Playing Political Games With our Healthcare
By: Warner Todd Huston
These days, government lives to feed itself. It’s the old “nose in the tent” theory. Give ‘em an inch, they’ll take a mile. And government never fails to make itself more important with each new generation of self-important pols. Unfortunately and because of this propensity, should we be so foolish as to allow the federal government to take over our healthcare, you and your doctor will find a bureaucrat telling you what to do with your healthcare. Your health will no longer be a matter of what is good for you but will become a political football with an edge toward giving others more and more power over your very life.
There is no end to the examples of the hardhearted, unthinking and foolish decisions affecting people’s healthcare coming from bureaucrats in those nations that were foolish enough to allow a government takeover of their medical sector. We’ve already talked of a few of them here.
As one more example, we can see the PC games being played in Britain where it was recently decreed that “mobile persons” would get preferential medical treatment in the British medical system.
What is a “mobile person” you might ask? This is the politically correct way too describe a gypsy. In the U.S., we are not often confronted with gypsies, but essentially this is a minority community that rarely have fixed addresses, making a living by roving across the country doing odd jobs or seasonal work. There is a long tradition of discrimination against this ethnic minority, often because there is a high crime rate among such people.
Here is the thing: in order to be PC about not offending gypsies, the British healthcare system is now giving any indigent person preferential treatment, shoving them to the head of the medical line regardless of actual health conditions; theirs or anyone else’s. This is not a medical decision, it is a political decision. And THIS is what we are in store for here with Obamacare.
But, we don’t have to go elsewhere to see politics played with healthcare. It’s already happening right here in the U.S. and it happens every day with the Medicare and Medicaid programs. In the Wall Street Journal recently, Daniel Henninger gave us a stark reminder of the good intentions that paved the road to a fiscal hell here in the U.S. between the early days of these two massively wasteful programs and today.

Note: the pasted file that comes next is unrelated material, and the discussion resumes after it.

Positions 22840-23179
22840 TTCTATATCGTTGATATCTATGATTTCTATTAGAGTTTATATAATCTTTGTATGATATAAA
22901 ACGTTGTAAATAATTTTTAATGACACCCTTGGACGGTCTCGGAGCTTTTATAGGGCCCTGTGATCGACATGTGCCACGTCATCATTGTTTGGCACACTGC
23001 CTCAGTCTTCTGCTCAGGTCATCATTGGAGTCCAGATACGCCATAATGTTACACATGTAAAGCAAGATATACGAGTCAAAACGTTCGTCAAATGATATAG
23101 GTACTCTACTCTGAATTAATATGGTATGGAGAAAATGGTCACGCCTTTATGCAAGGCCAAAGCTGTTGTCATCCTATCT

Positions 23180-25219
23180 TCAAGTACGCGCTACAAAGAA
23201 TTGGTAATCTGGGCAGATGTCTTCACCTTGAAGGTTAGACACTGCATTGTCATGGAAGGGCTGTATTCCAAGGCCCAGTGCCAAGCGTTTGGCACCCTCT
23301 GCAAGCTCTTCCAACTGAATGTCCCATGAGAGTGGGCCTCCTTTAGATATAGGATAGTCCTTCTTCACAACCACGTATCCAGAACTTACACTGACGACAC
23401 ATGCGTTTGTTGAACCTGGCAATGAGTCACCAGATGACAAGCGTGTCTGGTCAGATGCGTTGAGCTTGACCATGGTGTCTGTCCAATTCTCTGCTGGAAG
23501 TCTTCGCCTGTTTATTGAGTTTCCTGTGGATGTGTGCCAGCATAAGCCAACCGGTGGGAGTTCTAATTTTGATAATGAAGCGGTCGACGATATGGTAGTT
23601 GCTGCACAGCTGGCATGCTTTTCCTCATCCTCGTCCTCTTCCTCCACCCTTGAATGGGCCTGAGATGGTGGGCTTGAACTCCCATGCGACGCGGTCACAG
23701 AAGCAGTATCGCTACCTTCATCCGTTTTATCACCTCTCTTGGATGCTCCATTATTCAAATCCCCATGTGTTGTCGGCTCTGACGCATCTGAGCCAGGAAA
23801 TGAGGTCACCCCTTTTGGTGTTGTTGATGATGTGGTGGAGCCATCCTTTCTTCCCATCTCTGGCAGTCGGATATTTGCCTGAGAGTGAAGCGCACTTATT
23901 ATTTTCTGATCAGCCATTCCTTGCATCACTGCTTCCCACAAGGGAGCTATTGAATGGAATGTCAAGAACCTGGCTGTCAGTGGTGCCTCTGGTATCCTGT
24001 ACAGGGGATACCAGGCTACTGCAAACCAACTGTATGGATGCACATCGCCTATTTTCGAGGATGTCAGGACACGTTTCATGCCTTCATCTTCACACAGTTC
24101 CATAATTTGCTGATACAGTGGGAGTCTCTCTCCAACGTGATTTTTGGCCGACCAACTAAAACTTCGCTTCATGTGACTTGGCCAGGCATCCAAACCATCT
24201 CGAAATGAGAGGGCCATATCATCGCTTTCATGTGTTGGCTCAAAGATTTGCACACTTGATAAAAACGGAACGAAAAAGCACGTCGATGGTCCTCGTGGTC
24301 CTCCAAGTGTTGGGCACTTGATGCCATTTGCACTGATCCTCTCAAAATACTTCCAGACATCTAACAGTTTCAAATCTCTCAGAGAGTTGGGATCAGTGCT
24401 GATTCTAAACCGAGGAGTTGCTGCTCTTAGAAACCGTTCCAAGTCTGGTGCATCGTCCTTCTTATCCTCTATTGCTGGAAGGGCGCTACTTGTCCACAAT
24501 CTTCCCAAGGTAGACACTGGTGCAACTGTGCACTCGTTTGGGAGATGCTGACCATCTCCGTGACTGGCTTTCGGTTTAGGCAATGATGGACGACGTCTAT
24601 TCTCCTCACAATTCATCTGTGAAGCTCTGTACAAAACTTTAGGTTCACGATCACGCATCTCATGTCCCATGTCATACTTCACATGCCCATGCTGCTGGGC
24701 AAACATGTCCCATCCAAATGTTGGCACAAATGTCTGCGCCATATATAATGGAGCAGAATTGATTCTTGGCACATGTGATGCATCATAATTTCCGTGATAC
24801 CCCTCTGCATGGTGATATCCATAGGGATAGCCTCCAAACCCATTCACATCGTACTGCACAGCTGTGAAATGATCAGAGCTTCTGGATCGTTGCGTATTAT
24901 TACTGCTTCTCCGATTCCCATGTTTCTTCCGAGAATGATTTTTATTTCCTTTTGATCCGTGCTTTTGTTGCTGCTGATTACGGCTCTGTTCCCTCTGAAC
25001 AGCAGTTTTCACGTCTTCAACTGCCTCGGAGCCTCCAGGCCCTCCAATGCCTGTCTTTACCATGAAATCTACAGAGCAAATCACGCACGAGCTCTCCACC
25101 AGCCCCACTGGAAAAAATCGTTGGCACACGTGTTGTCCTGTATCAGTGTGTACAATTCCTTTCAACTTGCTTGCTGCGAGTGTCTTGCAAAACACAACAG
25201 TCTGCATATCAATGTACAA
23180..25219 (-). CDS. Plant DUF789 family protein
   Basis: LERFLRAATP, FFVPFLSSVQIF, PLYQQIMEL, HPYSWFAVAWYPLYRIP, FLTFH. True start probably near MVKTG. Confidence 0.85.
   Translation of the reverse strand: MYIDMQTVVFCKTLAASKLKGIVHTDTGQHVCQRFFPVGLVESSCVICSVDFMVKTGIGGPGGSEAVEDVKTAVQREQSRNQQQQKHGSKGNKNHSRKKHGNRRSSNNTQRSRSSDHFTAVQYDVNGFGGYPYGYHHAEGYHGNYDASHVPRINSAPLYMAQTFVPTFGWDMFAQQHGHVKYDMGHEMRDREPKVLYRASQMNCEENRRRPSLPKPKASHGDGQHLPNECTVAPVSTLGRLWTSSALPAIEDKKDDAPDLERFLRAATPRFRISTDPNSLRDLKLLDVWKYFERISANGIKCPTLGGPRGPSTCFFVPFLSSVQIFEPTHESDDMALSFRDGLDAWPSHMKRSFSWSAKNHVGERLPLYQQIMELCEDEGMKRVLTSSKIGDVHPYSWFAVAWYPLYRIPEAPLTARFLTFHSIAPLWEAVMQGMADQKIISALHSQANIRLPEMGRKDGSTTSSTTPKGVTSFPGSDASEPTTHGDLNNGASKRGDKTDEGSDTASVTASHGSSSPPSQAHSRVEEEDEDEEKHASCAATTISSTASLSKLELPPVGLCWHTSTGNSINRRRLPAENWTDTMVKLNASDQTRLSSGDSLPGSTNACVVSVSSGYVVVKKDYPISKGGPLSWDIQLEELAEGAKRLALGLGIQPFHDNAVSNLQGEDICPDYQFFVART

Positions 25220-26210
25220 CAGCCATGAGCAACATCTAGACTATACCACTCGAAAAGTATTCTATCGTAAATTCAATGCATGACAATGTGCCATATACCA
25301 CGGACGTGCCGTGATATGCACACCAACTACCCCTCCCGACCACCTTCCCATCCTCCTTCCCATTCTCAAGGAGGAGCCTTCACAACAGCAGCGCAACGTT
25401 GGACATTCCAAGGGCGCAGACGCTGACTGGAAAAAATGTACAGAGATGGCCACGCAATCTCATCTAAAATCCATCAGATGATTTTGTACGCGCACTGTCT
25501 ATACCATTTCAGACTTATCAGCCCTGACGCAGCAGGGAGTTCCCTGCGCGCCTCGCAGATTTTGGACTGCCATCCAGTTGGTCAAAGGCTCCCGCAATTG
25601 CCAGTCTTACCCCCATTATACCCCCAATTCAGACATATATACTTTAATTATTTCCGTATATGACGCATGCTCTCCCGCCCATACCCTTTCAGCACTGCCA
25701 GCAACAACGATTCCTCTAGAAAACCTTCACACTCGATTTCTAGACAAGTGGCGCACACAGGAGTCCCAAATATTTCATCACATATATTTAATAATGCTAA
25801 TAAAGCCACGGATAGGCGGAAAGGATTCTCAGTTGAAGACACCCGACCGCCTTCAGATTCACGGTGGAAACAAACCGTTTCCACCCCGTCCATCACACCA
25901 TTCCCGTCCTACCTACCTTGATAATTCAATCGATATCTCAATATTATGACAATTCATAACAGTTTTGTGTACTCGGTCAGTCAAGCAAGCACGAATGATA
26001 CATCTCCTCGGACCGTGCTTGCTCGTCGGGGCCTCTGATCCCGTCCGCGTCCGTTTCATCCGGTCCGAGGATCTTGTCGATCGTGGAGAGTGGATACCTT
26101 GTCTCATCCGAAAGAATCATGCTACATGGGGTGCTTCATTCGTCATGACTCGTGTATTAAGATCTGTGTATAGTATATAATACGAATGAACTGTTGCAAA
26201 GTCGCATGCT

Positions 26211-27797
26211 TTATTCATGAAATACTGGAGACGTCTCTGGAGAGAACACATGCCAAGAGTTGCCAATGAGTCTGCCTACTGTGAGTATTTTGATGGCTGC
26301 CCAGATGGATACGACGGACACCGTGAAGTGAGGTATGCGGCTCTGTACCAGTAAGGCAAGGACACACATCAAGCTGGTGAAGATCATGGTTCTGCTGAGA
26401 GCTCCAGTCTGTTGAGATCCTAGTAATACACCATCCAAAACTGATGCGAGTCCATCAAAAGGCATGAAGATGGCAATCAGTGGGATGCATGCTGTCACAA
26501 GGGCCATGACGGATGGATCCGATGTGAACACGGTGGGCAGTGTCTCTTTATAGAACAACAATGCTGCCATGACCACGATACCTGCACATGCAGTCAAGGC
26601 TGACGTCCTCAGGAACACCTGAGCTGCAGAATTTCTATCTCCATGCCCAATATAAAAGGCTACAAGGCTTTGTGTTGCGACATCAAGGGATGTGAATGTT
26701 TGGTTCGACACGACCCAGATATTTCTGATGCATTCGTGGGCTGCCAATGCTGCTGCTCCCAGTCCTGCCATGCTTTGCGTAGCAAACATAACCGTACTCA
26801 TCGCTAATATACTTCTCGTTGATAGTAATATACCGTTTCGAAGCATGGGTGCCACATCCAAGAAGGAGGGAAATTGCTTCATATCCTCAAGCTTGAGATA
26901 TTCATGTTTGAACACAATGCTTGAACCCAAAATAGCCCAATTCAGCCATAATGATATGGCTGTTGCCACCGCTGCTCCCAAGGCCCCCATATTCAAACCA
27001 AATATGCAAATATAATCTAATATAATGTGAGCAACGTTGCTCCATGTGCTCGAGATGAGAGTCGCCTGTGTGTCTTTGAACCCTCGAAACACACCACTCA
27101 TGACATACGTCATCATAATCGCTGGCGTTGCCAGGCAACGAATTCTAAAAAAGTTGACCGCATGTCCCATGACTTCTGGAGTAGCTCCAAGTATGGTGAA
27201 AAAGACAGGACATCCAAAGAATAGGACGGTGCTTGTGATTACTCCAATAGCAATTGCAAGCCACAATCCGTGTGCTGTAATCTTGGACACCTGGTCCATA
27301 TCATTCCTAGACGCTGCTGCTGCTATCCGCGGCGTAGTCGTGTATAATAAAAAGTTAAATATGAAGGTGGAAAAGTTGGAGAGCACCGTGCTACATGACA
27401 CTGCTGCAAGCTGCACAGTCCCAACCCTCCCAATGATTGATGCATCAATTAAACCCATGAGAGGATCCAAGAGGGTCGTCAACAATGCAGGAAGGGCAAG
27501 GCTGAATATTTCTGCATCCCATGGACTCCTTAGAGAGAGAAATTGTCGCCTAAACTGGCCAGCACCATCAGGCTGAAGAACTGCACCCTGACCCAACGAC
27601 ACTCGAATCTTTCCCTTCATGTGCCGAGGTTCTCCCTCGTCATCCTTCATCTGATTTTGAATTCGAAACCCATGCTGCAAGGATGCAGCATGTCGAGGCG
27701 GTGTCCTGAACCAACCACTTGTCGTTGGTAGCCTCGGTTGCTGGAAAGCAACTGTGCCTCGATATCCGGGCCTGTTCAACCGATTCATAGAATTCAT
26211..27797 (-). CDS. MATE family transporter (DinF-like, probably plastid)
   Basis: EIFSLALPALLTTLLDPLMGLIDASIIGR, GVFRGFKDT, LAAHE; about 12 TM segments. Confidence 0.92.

Where did these messy requirements come from? Are they needs identified by doctors meant to help their patients? Are they pleas from patients to help themselves? Neither. They are ideas imposed by politicians for political, not medical reasons.
After 45 years, the health-care reform called Medicaid has crushed state budgets. A study by the National Governors Association said a decade ago that because of “new requirements” imposed by federal law — meaning Congress — “Medicaid has evolved into a program whose size, cost and significance are far beyond the original vision of its creators.”
And it gets worse. Not only do we have non-medically trained politicians annually creating new requirements for healthcare out of whole cloth, but because government is involved, the courts also have an open door get involved.
Oh, and the courts. The fact that this is a public program ensures not just congressional meddling but also makes it vulnerable to litigation. Over time, the Sotomayors of the federal bench will make it bigger. One piece of California’s incredible budget mess flows from a federal judge’s 2006 decision to seize control of the state’s prison-health system and make the state pay billions for new health spending imagined by his appointed federal overseer.
So, everyone but doctors and patients seem to be in on deciding what medical coverage is necessary, even mandatory.
Of course, Medicare and Medicaid don’t directly affect every American (except through a waste of their taxes, of course). But should Obamacare get passed, every American will directly feel the pain that Medicaid and Medicare currently inflict.
All the more reason that Obama should be defeated in his quest.